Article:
for a given element type, at most one attribute definition
for a given attribute name, and at least one attribute definition
in each attribute-list declaration.
For interoperability, an XML processor may at user option
issue a warning when more than one attribute-list declaration is
provided for a given element type, or more than one attribute definition
for a given attribute, but this is not an error.
XML attribute types are of three kinds: a string type, a set of tokenized types, and enumerated types. The string type may take any literal string as a value; the tokenized types have varying lexical and semantic constraints, as noted:
Values of type
ID must match the
A name must not appear more than once in
an XML document as a value of this type; i.e., ID values must uniquely
identify the elements which bear them.
One ID per Element Type
No element type may have more than one ID attribute specified.
ID Attribute Default
An ID attribute must have a declared default of
Values of type
IDREF must match
Name production, and
values of type
IDREFS must match
Name must match the value of an ID attribute on
some element in the XML document; i.e.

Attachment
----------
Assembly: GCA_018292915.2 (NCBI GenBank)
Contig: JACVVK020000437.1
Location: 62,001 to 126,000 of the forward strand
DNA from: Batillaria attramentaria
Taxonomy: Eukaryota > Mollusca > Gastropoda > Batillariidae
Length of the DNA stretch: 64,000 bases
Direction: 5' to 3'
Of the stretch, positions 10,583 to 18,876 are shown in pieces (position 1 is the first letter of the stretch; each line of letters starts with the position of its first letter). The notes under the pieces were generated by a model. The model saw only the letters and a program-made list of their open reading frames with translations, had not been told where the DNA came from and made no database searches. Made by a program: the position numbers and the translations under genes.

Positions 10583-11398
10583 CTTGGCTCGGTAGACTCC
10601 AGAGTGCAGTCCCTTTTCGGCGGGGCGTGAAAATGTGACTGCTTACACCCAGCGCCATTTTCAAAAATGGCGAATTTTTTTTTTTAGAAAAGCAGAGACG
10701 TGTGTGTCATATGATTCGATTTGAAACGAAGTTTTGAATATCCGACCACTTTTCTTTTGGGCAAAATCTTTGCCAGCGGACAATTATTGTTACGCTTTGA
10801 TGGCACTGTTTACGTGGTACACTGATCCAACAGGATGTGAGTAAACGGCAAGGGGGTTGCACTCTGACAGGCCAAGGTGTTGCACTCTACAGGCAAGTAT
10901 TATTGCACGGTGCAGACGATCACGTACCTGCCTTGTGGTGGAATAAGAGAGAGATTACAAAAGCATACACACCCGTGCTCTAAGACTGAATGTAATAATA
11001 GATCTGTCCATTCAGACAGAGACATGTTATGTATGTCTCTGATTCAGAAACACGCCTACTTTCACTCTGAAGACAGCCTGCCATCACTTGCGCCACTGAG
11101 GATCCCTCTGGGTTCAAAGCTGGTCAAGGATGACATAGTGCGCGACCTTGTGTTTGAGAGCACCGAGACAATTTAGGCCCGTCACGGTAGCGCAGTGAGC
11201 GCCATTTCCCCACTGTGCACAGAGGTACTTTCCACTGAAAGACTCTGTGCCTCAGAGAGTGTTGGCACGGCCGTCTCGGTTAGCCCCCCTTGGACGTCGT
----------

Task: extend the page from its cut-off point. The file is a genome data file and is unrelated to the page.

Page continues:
IDREF values must
match the value of some ID attribute.
Values of type
must match the
values of type
ENTITIES must match
name of an unparsed entity declared in the
Values of type
NMTOKEN must match the
values of type
Enumerated attributes can take one of a list of values provided in the declaration. There are two kinds of enumerated types:
|Enumerated Attribute Types|
NOTATION attribute identifies a
notation, declared in the
DTD with associated system and/or public identifiers, to
be used in interpreting the element to which the attribute
Values of this type must match one of the notation names included in the declaration; all notation names in the declaration must be declared.
Values of this type must match one of the
Nmtoken tokens in the
For interoperability, the same
Nmtoken should not occur more than once in the
enumerated attribute types of a single element type.
An attribute declaration provides information on whether the attribute's presence is required, and if not, how an XML processor should react if a declared attribute is absent in a document.
In an attribute declaration,
#REQUIRED means that the
attribute must always be provided,
#IMPLIED that no default
value is provided.
#IMPLIED, then the
AttValue value contains the declared
default value; the
#FIXED keyword states that
the attribute must always have the default value.